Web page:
A rib fracture, which refers to a damaged bone in the rib cage, can happen due to various reasons, ranging from a simple cough to a severe injury. While car accidents, sports injuries, and other types of trauma are frequent causes of rib fractures, it is also possible to suffer a broken rib without experiencing any injury.
A rib fracture is often described as non-displaced or displaced. Non-displaced fractures are fractured bones, but the pieces were not shifted far enough during the break to be out of alignment. Whereas, with a displaced fracture, the fragments of the bone migrated so far apart that a gap formed around the fracture.
In contrast to many other types of bone fractures, a rib fracture typically responds well to rest, ice, and breathing exercises. Healing of a rib fracture usually requires at least one month. Surgery to fix a rib fracture is uncommon unless the injury that cracked the rib harmed the internal organs. A fractured bone’s sharp edge can injure major blood arteries, lungs, and other organs.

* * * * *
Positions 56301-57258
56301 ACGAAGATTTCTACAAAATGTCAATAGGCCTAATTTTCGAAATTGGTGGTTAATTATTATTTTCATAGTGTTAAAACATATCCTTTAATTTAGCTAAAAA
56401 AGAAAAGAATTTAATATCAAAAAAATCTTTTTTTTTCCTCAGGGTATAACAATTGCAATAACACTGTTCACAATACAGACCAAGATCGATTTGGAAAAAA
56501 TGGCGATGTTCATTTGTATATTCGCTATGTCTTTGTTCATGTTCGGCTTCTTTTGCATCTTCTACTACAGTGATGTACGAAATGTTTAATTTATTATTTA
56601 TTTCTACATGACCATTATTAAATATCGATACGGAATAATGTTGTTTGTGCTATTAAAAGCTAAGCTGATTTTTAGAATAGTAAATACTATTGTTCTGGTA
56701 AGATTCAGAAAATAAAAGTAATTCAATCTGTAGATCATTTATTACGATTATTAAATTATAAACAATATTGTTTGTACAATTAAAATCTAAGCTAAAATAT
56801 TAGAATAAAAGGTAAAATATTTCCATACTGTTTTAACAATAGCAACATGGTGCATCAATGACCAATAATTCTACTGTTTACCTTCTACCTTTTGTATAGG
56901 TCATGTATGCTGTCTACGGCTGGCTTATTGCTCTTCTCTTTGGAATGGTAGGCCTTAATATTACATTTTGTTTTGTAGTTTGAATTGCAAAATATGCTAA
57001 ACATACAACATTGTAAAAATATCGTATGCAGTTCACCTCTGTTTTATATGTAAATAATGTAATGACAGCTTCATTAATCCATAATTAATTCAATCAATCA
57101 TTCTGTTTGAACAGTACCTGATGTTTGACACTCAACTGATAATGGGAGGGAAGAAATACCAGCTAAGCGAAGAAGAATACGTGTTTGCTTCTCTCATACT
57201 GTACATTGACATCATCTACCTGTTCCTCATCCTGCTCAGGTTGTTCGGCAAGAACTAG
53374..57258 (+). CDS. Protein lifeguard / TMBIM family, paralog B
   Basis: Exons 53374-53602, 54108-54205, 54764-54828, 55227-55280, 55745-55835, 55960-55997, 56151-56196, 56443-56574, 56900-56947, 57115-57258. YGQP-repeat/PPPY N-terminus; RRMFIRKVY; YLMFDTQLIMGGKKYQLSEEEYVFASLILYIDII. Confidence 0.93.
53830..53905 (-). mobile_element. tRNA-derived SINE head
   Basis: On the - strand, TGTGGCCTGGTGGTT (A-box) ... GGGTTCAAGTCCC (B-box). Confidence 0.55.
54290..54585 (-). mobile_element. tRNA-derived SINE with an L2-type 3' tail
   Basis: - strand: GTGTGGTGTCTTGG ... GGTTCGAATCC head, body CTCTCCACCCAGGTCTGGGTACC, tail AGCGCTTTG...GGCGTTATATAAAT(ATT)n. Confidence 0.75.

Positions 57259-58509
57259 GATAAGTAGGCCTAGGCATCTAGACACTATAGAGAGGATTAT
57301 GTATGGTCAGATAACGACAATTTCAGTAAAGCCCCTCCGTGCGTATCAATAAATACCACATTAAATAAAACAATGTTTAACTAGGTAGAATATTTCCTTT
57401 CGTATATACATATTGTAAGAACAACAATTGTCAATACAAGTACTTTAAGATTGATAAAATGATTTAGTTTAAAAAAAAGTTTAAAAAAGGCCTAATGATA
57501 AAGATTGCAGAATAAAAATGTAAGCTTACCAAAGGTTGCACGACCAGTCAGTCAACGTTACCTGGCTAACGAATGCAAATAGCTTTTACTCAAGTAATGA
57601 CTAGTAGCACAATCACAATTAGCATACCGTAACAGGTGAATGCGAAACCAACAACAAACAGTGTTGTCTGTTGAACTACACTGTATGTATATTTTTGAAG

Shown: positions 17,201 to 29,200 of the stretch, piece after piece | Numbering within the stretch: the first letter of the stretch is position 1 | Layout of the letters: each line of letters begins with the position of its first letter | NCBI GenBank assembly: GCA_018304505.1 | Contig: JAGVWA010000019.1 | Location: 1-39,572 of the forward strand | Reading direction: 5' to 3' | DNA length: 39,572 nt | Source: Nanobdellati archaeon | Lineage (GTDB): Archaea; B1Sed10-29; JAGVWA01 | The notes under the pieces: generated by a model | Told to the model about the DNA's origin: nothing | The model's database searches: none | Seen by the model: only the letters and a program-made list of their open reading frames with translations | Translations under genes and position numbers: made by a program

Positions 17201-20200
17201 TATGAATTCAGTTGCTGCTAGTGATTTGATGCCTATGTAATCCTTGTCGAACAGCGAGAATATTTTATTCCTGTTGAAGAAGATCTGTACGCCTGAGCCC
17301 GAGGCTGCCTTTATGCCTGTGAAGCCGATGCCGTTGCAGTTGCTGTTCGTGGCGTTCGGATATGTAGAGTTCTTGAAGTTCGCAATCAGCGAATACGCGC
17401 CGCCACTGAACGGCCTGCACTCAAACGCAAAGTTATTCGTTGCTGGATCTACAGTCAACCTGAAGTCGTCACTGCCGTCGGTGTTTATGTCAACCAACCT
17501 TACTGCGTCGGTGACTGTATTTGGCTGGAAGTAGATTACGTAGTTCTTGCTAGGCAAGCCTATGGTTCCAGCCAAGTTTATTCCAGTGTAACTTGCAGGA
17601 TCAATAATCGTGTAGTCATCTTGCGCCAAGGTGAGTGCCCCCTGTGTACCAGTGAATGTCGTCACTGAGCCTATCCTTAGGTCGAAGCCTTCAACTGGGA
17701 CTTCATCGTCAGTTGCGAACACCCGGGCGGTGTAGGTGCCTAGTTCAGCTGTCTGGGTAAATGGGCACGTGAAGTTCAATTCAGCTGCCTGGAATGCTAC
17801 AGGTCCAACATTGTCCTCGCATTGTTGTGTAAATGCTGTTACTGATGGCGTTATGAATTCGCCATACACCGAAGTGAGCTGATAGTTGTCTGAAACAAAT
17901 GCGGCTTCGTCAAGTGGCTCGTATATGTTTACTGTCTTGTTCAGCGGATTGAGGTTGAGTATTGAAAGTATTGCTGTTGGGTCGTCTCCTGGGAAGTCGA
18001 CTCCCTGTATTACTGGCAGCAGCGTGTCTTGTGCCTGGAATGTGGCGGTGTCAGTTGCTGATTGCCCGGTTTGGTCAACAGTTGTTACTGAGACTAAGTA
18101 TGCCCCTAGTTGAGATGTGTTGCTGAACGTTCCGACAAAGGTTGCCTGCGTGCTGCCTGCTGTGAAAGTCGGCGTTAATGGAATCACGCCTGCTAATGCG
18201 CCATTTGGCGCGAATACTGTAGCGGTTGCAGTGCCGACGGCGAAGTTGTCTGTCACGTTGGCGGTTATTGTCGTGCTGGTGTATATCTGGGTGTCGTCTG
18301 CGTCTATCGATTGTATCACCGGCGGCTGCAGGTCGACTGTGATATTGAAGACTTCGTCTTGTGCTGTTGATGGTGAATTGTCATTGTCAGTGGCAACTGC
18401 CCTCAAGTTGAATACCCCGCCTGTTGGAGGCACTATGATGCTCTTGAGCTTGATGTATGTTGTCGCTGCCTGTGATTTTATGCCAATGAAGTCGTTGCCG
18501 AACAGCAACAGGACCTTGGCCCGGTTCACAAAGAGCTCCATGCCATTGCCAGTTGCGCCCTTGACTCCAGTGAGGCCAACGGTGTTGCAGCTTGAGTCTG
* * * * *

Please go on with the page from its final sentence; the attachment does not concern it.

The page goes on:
Symptoms of a broken rib include:
- Pain which worsens with:
- Taking a deep breath
- Pressure on the damage rib, usually when coughing
- Movement of chest or upper body, such as twisting or bending
- Bruising or discoloration of the skin
Although it is possible to recover from a rib fracture at home, it is important to note that it can also lead to life-threatening complications. Therefore, it is crucial to seek medical attention or go to the emergency room if there is tenderness and pain around the ribs and chest area, or if breathing becomes difficult.
When a person feels a pressure, fullness, or a squeezing sensation in the middle of the chest that lasts more than a few minutes, or if the discomfort extends beyond the chest to the shoulder or arm. Immediate medical attention is necessary. The following signs and symptoms may indicate a heart attack.
Fractured ribs are commonly caused by anything slamming the chest. This includes vehicle accident, falls, sports injuries, and child abuse. Golf and rowing, or coughing hard and long can also break the rib due to repeated impact from these activities.
There are several factors that increases the risk of getting a broken rib, such as:
- Osteoporosis. This condition is characterized by decreased bone mass and strength which raises the chance of sudden and unexpected bone fractures.
- Sports. Athletes who participate in contact sports are more susceptible to broken ribs. Contact sports, such as hockey or football increase the chance of chest injury.
- Cancer in a rib. Cancer patients have increased susceptibility to fracture due weakening of bones.